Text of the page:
Bank of America joined other lenders in expressing concern about weak oil prices after the No. 2 U.S. bank by assets reported better-than-expected quarterly earnings, helped by a drop in costs and revenue rises in most of its businesses.
U.S. banks, like their global counterparts, have had a rough year as falling oil prices and worries about slowing growth in China contributed to weakness in credit markets, pressuring revenue growth. The new year also started on a grim note as oil prices fell below $30 a barrel and stock prices slumped.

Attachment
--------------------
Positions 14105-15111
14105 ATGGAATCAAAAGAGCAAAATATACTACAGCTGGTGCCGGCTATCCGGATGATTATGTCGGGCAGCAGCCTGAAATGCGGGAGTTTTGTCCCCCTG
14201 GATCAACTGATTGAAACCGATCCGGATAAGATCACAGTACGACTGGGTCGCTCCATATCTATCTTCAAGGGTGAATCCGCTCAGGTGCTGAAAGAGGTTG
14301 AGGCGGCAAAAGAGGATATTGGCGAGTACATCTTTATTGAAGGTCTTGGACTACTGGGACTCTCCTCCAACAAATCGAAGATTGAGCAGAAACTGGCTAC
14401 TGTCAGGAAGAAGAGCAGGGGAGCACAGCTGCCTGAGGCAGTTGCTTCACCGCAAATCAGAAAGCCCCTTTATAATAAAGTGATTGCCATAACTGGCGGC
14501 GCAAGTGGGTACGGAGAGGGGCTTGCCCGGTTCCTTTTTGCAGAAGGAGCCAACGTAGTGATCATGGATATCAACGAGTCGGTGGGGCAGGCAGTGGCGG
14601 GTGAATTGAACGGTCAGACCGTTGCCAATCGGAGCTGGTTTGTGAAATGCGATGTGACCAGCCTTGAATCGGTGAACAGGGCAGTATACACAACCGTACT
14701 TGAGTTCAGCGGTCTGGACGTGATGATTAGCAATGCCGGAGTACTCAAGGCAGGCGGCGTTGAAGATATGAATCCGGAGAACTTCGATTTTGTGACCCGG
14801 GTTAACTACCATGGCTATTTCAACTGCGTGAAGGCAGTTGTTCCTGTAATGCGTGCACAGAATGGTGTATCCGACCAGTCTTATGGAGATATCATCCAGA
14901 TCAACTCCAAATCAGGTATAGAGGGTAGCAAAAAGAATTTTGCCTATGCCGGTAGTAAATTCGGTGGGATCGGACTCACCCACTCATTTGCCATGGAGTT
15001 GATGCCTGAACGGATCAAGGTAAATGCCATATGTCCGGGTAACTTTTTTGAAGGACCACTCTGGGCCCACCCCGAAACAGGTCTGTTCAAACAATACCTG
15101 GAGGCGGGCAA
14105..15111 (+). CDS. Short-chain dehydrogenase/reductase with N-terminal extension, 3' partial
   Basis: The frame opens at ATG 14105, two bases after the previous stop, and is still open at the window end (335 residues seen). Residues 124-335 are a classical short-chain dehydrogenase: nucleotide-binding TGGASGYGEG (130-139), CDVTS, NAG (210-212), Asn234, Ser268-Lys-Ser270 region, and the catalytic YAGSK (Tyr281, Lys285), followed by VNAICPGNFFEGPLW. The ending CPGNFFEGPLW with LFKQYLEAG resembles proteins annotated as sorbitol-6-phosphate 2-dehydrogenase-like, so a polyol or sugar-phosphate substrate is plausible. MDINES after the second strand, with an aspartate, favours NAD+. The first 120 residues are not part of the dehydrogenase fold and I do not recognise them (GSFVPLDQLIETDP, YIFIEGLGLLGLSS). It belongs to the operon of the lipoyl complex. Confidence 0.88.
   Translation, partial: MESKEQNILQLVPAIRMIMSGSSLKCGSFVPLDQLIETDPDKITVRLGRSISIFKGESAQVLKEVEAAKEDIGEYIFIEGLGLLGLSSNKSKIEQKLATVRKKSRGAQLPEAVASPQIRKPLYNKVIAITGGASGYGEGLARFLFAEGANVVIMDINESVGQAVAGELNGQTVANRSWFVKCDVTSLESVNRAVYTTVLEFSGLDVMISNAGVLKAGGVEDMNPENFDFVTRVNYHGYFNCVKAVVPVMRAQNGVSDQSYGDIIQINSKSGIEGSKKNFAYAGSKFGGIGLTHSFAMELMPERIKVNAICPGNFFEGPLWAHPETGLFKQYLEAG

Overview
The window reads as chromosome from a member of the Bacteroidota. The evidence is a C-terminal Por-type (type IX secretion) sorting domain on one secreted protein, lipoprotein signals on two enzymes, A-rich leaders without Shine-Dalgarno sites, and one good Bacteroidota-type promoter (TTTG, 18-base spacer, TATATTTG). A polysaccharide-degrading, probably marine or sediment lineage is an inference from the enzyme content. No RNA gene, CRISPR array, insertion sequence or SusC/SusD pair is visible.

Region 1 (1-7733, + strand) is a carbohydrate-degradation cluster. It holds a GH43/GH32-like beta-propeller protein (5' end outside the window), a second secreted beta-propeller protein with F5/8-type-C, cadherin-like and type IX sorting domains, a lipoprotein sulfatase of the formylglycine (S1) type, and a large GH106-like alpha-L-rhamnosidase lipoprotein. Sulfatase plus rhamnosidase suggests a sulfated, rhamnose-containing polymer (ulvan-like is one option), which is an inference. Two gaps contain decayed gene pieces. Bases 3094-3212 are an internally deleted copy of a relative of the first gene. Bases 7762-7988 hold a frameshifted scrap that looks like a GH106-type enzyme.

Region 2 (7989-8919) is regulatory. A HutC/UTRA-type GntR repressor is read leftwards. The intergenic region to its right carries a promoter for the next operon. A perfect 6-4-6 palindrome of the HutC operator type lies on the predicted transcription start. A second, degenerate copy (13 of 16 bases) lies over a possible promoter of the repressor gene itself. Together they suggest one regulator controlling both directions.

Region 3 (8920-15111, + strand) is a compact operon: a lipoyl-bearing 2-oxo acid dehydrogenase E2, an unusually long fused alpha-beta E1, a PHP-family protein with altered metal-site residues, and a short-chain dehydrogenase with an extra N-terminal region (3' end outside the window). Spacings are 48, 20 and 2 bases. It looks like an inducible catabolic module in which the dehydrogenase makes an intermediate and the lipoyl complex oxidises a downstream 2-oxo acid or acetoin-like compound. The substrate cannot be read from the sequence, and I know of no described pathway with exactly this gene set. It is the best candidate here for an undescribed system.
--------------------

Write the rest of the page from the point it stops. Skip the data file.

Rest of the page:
Bank of America said on Tuesday its provision for credit losses in global banking increased by $264 million in the quarter ended Dec. 31, mainly due to higher energy-related charge-offs and reserve increases for energy exposure. (Click for the latest quote.)